The Localizations and Functions of Nonmuscle Tropomyosin Isoforms in Drosophila melanogaster
- Author(s): Goins, Lauren Monica
- Advisor(s): Mullins, R. Dyche
- et al.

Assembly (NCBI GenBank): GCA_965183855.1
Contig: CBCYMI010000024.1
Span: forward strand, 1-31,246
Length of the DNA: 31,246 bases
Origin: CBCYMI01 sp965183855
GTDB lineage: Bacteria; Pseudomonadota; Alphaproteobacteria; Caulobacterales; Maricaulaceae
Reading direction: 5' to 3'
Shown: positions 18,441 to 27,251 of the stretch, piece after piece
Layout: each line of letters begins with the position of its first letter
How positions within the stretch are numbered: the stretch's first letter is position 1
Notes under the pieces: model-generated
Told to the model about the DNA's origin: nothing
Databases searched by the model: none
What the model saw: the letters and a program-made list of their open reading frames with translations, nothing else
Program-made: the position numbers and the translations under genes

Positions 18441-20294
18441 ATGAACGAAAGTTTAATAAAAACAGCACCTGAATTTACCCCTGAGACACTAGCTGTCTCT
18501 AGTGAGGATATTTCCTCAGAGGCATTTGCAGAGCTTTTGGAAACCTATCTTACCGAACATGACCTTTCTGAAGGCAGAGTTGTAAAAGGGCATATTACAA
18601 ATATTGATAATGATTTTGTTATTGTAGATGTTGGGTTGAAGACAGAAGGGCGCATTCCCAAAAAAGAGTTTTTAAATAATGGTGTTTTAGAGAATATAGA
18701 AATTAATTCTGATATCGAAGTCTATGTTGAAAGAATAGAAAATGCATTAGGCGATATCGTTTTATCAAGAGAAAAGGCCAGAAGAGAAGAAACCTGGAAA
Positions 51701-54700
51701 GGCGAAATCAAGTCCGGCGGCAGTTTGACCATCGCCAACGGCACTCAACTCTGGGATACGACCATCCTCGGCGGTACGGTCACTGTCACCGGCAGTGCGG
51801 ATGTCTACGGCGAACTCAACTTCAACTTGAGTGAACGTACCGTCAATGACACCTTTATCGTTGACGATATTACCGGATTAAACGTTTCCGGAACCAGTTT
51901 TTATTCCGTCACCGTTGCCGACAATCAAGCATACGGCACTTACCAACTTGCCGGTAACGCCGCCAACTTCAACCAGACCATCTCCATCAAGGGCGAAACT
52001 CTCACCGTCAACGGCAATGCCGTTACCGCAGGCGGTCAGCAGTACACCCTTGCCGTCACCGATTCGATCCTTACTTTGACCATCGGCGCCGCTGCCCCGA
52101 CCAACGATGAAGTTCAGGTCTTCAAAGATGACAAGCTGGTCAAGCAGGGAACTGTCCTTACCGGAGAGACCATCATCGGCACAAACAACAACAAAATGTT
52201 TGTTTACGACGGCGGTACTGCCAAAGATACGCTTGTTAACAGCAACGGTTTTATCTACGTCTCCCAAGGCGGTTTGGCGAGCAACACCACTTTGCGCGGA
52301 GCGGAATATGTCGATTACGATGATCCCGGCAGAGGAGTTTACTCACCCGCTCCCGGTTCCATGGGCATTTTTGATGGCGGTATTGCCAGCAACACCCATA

Tropomyosin (TM) is an actin binding protein that has been implicated in a variety of developmental and biological processes including neuronal morphogenesis, cell transformation, and cell motility (Gunning et al., 2008; Michelot and Drubin, 2011). The precise roles of TM in these processes has remained murky, largely because of the great diversity of TM isoforms; human cells for example express up to forty TM isoforms from four genes, most of which are poorly characterized (Gunning et al., 2005). In Drosophila there are two TM genes (Tm1 and Tm2) to which various functions have been attributed, but splicing complexity and nomenclature changes have inhibited identifying specific TM isoforms and their cellular roles (Bautch and Storti, 1983; Erdélyi et al., 1995). Here, we have carefully identified and characterized three nonmuscle TM isoforms expressed in Drosophila S2 cells. We found that all three TM isoforms have both overlapping and distinct functions that are cell cycle specific, including localizations and functions at the lamellum, Golgi, and cortex during interphase, and the cortex, kinetochores, and spindle apparatus during mitosis. Using GFP-tagged TM chimeras, we have also identified regions of individual TM isoforms that are responsible for the localization and functional differences. Together, these experiments have led to functional insights that, combined with previously known functions of tropomyosin isoforms, allow us to propose a model of how different nonmuscle TM isoforms function together in S2 cells throughout the cell cycle. Our results implicate Drosophila TM in cell cycle control, chromosome segregation, cellular contractility, and Golgi morphogenesis.